• Volkswagen’s Quality Management function initiated the People’s Car Project in the company’s main market, China. Using a web-based platform, Chinese customers can express their ideas for product features and become actively involved in the creation of new cars.

• During the past 10 years, BMW has made huge progress in reducing the number of warranty cases by more than 50 %, through integration of Quality within the entire value chain. Each Quality program, from Purchasing through to Production, Sales and After Sales, contributed to this success.

Automotive industry OEMs use Quality KPIs that measure not only defects, complaints and other negative performance attributes, but also customer appeal. This contributes significantly to overall product attractiveness.

There is good evidence that this results in a higher share of customers who are willing to buy or lease a car from the same brand again or to give recommendations to a friend, relative or colleague.

Quality Management also has a key role to play in the capture and interpretation of customer intelligence, including not only complaints but also the richer and more complex data that is now available through a variety of digital channels.

Quality Management can be effective in helping to ensure consistent treatment of this intelligence across different functions, rapid identification of regional and other trends, and enabling a consistent face to be directed towards the customer, with positive customer experience at every touch point.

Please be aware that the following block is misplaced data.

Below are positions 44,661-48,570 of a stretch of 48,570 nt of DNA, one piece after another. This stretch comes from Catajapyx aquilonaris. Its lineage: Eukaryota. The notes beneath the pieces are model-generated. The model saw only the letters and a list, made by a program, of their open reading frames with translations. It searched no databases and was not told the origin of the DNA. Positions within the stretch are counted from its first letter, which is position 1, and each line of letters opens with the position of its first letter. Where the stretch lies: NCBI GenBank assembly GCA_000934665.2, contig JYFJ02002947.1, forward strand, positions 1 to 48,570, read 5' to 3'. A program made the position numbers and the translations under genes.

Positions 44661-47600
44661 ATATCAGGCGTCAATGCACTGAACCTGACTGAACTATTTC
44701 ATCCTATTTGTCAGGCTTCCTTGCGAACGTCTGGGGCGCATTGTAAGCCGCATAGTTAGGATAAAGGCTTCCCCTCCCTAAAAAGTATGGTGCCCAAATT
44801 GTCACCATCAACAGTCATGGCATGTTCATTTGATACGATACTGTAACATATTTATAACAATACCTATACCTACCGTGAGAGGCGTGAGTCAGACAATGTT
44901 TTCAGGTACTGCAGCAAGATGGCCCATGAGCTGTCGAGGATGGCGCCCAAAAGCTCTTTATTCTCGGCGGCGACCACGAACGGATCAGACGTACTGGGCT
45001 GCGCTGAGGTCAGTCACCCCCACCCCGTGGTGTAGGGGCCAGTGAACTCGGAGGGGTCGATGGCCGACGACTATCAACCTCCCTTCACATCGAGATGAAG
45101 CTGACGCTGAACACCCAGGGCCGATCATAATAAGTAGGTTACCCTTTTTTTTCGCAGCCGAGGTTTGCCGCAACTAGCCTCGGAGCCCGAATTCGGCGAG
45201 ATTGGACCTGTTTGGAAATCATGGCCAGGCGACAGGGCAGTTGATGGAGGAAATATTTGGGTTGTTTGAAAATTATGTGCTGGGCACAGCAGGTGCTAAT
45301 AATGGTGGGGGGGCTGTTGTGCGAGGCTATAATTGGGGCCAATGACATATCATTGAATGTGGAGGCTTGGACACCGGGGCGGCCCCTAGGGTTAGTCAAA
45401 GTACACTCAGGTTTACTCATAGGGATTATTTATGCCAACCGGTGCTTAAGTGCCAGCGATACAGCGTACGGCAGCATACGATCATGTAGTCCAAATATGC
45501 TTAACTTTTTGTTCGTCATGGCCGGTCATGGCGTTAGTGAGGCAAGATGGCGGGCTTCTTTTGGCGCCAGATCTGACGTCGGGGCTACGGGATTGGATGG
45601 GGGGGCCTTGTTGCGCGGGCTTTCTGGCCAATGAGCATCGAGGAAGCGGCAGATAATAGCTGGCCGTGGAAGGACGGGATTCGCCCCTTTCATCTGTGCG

For example, one leading global food company is currently looking at adapting the role of the Quality function to act as a facilitator to help align marketing, product development and supply chain activities to meet the needs of key food service client accounts.

Bringing about the change

Evolving Quality Management to the level of a value-adding business partner requires broad-based change in strategy, processes, organization and culture. The ultimate starting point is an inspiring Quality ambition for the company. What are we aiming for? How can Quality Management support the business and be seen as a partner? What are the competencies we can exploit? What are realistic targets and quick wins on our way?

We see three essential priorities in making the change:

• Redefine and recommunicate the role of Quality Management, emphasizing the extension of the role beyond assurance and safeguarding towards problem-solving, facilitating and enabling.

Ensure that this is underpinned by aligned senior leadership behaviors, appropriate elevation of Quality as a business priority, suitable behavior of Quality staff and clear business-related Quality KPIs.

• Find the right people who are competent and committed to assume the new responsibilities. This will require a shift in focus from the more traditional scientific and compliance skillsets to a more influencing, facilitating and business-orientated set of capabilities.

• Embed the mindset in the entire organization to deliver Quality beyond expectations. Focus on driving clear accountability for Quality Management into the business units.

Insights for the executive

In the past many corporate functions, such as Information Management and Human Resources, were seen as merely unavoidable overheads, part of the cost of doing business.

However, over the years they have evolved into key strategic assets, with important contributions to make to business success. What we are seeing today in Quality Management is in many ways no different. The next generation of Quality Management is holistic, strategic and value- adding. Quality is no longer the policeman; it has now become the business partner.

Thomas Becker is an Associate Director at the Arthur D. Little Munich office and member of the Automotive, Manufacturing & Mobility Practice in Central Europe

Veit Bütterlin is a Manager at Arthur D. Little’s Frankfurt office and member of the Automotive, Manufacturing & Mobility Practice in Central Europe

Carsten Kahner is a Partner at Arthur D. Little’s Munich office and member of the Automotive, Manufacturing & Mobility Practice in Central Europe